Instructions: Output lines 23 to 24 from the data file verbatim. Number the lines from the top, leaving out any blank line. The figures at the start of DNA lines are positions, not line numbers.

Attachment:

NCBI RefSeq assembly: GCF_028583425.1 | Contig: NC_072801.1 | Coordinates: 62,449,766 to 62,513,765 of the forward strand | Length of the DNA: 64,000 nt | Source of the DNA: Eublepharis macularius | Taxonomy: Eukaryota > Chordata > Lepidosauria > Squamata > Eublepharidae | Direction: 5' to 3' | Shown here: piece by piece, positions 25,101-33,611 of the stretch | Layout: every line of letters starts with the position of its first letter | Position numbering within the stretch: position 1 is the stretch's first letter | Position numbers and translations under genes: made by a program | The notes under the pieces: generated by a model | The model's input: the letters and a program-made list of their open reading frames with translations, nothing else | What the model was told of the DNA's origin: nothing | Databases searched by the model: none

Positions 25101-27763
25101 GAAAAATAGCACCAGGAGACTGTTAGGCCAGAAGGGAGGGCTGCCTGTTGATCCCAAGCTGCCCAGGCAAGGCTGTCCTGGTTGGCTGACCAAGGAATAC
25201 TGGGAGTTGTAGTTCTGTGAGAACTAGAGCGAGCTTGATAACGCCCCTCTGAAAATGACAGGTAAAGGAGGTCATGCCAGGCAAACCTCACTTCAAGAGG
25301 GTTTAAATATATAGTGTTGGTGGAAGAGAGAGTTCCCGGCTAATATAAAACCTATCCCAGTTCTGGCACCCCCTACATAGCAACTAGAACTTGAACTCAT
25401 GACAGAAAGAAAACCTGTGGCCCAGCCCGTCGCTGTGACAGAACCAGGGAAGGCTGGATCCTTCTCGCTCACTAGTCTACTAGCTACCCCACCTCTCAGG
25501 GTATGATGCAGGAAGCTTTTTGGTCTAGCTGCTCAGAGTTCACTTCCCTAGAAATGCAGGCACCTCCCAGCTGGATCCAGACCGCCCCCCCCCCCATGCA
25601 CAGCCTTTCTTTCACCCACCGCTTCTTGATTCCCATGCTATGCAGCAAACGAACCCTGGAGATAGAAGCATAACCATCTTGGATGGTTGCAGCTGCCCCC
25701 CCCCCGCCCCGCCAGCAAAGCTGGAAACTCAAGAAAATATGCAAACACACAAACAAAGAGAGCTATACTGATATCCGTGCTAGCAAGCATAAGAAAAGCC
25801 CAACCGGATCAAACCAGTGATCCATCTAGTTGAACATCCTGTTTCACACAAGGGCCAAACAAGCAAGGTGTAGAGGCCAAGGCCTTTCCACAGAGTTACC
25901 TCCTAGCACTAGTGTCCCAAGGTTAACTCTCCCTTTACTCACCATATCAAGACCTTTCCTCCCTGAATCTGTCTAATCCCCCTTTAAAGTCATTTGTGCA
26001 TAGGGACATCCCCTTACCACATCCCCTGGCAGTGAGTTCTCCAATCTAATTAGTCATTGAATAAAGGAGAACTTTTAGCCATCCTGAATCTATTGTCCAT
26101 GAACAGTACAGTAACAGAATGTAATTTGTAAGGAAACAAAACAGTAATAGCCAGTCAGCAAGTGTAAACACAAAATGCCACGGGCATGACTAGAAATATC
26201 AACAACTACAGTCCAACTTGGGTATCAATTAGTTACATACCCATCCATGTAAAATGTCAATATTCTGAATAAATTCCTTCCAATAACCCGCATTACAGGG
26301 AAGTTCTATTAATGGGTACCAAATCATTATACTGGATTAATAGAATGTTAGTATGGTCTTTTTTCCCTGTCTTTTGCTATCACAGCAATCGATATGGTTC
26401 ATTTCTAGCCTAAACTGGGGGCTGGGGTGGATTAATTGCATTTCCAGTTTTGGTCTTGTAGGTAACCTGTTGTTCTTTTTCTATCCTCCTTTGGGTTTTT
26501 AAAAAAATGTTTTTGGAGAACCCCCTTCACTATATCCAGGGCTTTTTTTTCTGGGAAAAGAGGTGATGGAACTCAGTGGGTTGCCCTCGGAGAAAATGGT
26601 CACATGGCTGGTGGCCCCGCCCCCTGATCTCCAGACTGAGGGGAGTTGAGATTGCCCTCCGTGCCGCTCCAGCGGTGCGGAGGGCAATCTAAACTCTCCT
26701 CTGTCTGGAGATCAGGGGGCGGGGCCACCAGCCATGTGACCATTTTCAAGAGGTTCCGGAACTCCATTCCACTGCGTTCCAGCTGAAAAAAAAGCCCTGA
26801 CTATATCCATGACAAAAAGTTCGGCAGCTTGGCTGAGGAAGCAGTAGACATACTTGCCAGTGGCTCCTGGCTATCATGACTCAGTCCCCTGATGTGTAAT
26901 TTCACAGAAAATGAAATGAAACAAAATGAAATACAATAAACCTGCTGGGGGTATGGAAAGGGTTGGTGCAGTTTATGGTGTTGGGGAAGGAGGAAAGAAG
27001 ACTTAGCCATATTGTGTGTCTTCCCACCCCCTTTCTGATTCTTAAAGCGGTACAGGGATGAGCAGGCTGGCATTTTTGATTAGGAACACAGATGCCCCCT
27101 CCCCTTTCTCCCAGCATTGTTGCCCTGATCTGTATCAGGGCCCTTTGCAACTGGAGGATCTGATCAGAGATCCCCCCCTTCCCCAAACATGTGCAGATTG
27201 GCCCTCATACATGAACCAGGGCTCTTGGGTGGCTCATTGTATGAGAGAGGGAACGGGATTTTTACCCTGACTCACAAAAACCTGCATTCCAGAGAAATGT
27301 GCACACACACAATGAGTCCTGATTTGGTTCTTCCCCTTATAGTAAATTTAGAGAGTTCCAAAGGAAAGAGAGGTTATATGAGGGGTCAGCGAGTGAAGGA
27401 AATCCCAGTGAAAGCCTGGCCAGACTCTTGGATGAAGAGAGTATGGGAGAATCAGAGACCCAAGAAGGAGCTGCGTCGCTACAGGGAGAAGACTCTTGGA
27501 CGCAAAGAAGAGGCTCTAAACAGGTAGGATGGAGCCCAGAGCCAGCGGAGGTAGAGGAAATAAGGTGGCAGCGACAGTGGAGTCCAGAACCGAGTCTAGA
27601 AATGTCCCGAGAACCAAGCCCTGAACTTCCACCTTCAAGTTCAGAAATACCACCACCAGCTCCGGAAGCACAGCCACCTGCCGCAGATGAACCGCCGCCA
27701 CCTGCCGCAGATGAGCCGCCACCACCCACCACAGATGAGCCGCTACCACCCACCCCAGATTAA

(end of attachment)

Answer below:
27101 CCCCTTTCTCCCAGCATTGTTGCCCTGATCTGTATCAGGGCCCTTTGCAACTGGAGGATCTGATCAGAGATCCCCCCCTTCCCCAAACATGTGCAGATTG
27201 GCCCTCATACATGAACCAGGGCTCTTGGGTGGCTCATTGTATGAGAGAGGGAACGGGATTTTTACCCTGACTCACAAAAACCTGCATTCCAGAGAAATGT